Research published in the Pakistan Journal of Medical Sciences suggests patients with acute myeloid leukemia and acute lymphoblastic leukemia have lower vitamin D levels during or after chemotherapy compared to before treatment. This study was published last January (2013), but has just finally been indexed into PubMed recently, which is why we are reporting on it now.
To date, there hasn’t been much research looking at the vitamin D levels of newly diagnosed AML and ALL patients when you compare to the amount of literature on the vitamin D levels of nearly diagnosed breast, colon and prostate cancer patients.
Furthermore, there hasn’t been much research looking at the effect of chemotherapy on vitamin D levels. A couple of small studies looking at the effect of chemotherapy on acute myeloid leukemia (AML) or acute lymphoblastic leukemia (ALL) have found no influence of the treatment on vitamin D levels. However, the studies have been small and further investigation is needed.
In the present study, researchers out of Pakistan looked at the vitamin D levels of 86 patients with AML or ALL. The mean age was 24 years old. The researchers divided these patients into four groups, the four groups were:
- AML, before chemotherapy (n=17)
- AML, after chemotherapy initiation (n=13)
- ALL, before chemotherapy (n=31)
- ALL, after chemotherapy initiation (n=25)
The researchers wanted to know if there was a difference in vitamin D levels between before and after treatment. Here’s what they found:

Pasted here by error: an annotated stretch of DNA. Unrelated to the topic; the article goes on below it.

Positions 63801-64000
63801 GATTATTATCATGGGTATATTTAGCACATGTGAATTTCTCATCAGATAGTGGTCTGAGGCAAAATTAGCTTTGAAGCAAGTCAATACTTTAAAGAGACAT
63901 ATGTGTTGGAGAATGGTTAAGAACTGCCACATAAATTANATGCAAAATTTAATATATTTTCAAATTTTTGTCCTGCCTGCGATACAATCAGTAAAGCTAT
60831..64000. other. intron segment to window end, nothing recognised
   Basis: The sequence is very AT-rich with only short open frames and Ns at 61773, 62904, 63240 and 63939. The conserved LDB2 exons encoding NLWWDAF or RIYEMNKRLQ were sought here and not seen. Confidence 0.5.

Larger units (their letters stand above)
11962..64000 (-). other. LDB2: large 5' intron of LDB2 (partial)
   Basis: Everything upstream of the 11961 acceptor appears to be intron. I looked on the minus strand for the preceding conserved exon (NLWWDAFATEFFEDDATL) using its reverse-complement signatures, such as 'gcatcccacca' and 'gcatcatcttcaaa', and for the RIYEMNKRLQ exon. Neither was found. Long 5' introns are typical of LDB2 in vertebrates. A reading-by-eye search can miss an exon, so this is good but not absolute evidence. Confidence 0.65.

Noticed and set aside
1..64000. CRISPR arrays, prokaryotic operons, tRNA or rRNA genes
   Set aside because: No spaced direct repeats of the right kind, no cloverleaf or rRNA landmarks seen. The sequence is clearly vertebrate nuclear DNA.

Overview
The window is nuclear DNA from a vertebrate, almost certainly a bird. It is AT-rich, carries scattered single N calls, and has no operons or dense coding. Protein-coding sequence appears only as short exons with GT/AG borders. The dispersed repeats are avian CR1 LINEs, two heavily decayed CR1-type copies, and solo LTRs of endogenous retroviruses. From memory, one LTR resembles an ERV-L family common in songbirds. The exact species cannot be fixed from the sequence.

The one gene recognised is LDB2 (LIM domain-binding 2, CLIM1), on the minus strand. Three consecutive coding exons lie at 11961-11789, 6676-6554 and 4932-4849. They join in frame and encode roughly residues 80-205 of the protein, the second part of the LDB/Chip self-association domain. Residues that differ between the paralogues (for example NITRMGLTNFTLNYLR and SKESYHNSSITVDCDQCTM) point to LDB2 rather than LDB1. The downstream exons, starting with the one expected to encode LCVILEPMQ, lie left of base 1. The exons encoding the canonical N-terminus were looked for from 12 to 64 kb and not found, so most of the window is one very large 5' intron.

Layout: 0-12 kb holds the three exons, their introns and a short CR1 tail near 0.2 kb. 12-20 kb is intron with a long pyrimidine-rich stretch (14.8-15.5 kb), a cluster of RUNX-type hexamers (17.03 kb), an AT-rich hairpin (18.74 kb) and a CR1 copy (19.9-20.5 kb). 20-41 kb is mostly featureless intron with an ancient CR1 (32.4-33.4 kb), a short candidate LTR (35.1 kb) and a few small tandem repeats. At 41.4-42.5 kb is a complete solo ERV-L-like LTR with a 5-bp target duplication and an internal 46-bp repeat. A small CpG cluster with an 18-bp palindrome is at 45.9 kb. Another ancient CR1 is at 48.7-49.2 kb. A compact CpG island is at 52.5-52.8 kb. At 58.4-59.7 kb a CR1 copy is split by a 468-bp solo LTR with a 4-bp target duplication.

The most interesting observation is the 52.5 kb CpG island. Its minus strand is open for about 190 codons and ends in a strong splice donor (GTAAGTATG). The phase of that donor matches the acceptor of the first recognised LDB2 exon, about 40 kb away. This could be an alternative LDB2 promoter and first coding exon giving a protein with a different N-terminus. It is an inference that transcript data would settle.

- Vitamin D levels were 17.7 ng/ml in ALL patients yet to have chemotherapy.
- Vitamin D levels were 14.1 ng/ml in ALL patients who had started chemotherapy.
- Vitamin D levels were 19.1 ng/ml in AML patients yet to have chemotherapy.
- Vitamin D levels were 10.6 ng/ml in AML patients who had started chemotherapy.
The difference in vitamin D levels between before chemotherapy and after chemotherapy initiation were statistically significant for both ALL and AML.
The researchers concluded,
“25(OH)D3 insufficiency was evident subnormal in majority of patients with acute leukemia and 25(OH)D3 were further reduced after remission-induction as compared to untreated group, difference was statistically significant when compared with each group.”
A major limitation in this study is that it was case-control by design, so it compared different groups of patients’ vitamin D levels, as opposed to following patients over time. So it’s hard to say if chemotherapy has an effect on vitamin D levels, or if there is something else going on in these groups of patients. A more telling study would be to follow a group of patients before and after chemotherapy and examine their vitamin D levels during treatment, to see if there is an effect.
Future studies should further elucidate the relationship between chemotherapy in ALL and AML and its effect of vitamin D levels.